Clinical Supervision

Clinical supervision means a contractual relationship in which a clinical supervisor engages with a supervisee to:

  • promote the professional growth of the supervisee;
  • enhance the supervisee’s safe and effective use of self in the therapeutic relationship;
  • discuss the direction of therapy; or
  • safeguard the well-being of the client.

Clinical supervision can be individual, dyadic or group. Group supervision may include structured peer group supervision if the supervision is formal and structured, and includes at least one group member who meets CRPO’s definition of a clinical supervisor (see below).

Structured peer group supervision differs from group clinical supervision, in that the latter is led by a clinical supervisor, whereas the former includes at least one member who would qualify as a clinical supervisor but is an equal participant (not the leader). Structured peer group supervision often occurs in an institutional setting but may be formalized outside such settings.

Informal “peer supervision” i.e. unstructured discussion of clients with colleagues, is not considered an acceptable form of supervision for registration purposes.

Clinical Supervisor

Prior to proclamation of the Psychotherapy Act, 2007 (which took place on April 1, 2015), a clinical supervisor is a practitioner who has extensive clinical experience, generally five years or more, in the practise of psychotherapy.

In the first three years following proclamation of the Psychotherapy Act, 2007, a clinical supervisor is a regulated practitioner in psychotherapy in good standing with their college*, who has extensive clinical experience, generally five years or more, in the practice of psychotherapy and who is competent in providing clinical supervision.

Three years after proclamation of the Psychotherapy Act, 2007, a clinical supervisor must be a regulated practitioner in psychotherapy in good standing with their college*, who has extensive clinical experience, generally five years or more, in the practice of psychotherapy, and who has demonstrated competence in providing clinical supervision.

Outside Ontario, a clinical supervisor is an experienced practitioner of psychotherapy qualified to provide clinical supervision in their jurisdiction.

*Includes College of Nurses of Ontario, College of Occupational Therapists of Ontario, College of Physicians and Surgeons of Ontario, College of Psychologists of Ontario, Ontario College of Social Workers and Social Service Workers.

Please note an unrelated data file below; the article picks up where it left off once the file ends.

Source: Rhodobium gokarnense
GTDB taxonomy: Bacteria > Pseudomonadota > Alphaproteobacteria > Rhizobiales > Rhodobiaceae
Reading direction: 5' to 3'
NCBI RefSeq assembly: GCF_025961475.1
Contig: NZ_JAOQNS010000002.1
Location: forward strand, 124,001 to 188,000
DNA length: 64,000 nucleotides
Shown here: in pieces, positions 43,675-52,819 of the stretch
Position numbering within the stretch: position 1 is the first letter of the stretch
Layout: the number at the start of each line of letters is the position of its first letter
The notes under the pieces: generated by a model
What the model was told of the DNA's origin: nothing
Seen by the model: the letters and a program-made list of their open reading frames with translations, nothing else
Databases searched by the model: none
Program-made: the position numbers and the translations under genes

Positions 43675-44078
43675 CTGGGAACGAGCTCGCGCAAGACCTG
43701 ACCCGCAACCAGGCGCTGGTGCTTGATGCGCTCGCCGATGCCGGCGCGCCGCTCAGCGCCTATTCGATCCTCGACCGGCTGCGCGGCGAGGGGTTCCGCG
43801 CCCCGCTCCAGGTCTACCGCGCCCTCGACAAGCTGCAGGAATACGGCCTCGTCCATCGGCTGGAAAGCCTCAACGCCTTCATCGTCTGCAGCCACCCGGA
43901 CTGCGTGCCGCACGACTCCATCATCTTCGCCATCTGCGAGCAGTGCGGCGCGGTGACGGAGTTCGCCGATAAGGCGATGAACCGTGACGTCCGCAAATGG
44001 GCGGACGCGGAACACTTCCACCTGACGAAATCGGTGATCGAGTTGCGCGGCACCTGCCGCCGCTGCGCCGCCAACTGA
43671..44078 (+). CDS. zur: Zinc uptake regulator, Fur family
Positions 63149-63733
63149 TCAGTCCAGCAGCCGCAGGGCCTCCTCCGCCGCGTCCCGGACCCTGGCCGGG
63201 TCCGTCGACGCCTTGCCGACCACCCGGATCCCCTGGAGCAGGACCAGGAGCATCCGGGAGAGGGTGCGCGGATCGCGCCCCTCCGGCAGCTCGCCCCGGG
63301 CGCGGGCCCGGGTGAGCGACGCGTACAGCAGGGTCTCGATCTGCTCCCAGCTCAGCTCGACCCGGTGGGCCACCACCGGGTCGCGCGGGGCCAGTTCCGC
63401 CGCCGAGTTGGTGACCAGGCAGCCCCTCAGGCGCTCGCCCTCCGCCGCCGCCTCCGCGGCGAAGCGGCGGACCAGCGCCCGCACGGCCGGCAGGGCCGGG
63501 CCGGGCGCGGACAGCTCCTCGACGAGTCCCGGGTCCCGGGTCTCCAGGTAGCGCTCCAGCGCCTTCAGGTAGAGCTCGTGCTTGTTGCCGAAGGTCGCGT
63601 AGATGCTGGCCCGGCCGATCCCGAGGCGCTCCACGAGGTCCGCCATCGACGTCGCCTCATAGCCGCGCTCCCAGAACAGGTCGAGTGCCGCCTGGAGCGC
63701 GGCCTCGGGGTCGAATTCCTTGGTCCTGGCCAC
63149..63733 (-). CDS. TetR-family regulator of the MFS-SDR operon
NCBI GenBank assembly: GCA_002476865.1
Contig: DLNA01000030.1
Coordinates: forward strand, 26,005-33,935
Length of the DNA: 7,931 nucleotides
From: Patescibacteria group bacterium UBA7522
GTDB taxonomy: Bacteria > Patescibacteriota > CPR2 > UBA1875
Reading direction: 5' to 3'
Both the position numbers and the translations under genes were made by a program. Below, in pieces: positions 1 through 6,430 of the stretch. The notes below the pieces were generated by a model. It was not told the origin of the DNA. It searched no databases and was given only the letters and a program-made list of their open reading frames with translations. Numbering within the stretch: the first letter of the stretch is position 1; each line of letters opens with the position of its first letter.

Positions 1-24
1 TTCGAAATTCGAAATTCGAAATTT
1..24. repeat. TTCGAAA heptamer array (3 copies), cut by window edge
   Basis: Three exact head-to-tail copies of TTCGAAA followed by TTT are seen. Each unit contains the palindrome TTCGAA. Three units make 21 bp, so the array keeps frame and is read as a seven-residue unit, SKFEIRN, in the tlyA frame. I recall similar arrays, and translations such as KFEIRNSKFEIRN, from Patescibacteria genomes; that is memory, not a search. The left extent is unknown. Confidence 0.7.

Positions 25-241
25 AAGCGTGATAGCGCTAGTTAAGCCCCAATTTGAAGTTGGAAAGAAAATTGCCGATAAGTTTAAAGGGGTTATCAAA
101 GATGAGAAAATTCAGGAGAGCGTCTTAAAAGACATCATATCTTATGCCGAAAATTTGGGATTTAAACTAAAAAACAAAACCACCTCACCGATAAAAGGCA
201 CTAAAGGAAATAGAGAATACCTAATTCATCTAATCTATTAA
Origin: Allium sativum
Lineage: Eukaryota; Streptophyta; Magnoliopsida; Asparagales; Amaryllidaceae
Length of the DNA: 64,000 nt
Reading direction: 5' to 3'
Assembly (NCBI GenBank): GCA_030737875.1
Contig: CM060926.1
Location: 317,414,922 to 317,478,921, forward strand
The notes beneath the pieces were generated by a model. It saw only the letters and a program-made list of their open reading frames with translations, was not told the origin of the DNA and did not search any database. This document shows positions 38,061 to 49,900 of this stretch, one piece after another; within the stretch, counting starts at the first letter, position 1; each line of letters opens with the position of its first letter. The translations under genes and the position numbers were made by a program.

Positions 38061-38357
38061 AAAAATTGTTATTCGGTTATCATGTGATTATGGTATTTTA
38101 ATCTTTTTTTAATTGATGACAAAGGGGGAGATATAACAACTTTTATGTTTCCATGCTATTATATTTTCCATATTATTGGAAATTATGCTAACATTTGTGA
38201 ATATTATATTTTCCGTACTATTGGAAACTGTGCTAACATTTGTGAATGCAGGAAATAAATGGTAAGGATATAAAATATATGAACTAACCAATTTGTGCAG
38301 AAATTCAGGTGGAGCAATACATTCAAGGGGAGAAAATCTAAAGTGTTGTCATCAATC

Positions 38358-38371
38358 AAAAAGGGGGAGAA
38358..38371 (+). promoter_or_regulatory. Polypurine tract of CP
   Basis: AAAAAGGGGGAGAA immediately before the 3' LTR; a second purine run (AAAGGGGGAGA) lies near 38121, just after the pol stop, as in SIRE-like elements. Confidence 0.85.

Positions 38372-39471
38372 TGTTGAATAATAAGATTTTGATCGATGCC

In the years following approval of this definition, the Registration Committee has undertaken a review of the criteria to demonstrate competence in providing clinical supervision that will take effect April 1, 2018. The Registration Committee has approved the following criteria for demonstrating competence in providing clinical supervision:

  1. The supervisor must be a member in good standing of a regulatory college whose members may practise psychotherapy.
  2. The supervisor must have five years’ extensive clinical experience.
  3. The supervisor must meet CRPO’s “independent practice” requirement (completion of 1000 direct client contact hours and 150 hours of clinical supervision).
  4. The supervisor must have completed 30 hours of directed learning in providing clinical supervision. Directed learning can include course work, supervised practice as a clinical supervisor, individual/peer/group learning, and independent study that includes structured readings.
  5. The supervisor must provide a signed declaration that they understand CRPO’s definitions of clinical supervision, clinical supervisor, and the scope of practice of psychotherapy.

CRPO staff may request evidence of 30 hours of directed learning in providing clinical supervision and may also request a letter of verification and a statement describing the supervisor’s approach to providing supervision.

It is recommended that a clinical supervisor be able to provide their supervisee with a letter attesting to their competency, as set out in 1 through 5 above, that the supervisee would submit as evidence of supervision in the supervisee’s application to CRPO.

Controlled Act

In the course of engaging in the practice of psychotherapy, a member is authorized, subject to the terms, conditions and limitations imposed on their Certificate of Registration, to treat, by means of psychotherapy technique delivered through a therapeutic relationship, an individual’s serious disorder of thought, cognition, mood, emotional regulation, perception or memory that may seriously impair the individual’s judgement, insight, behaviour, communication or social functioning. See Psychotherapy Act, 2007, Section 4.

Currency Hours

Currency hours include a broad range of professional activities related to the practise of psychotherapy, such as: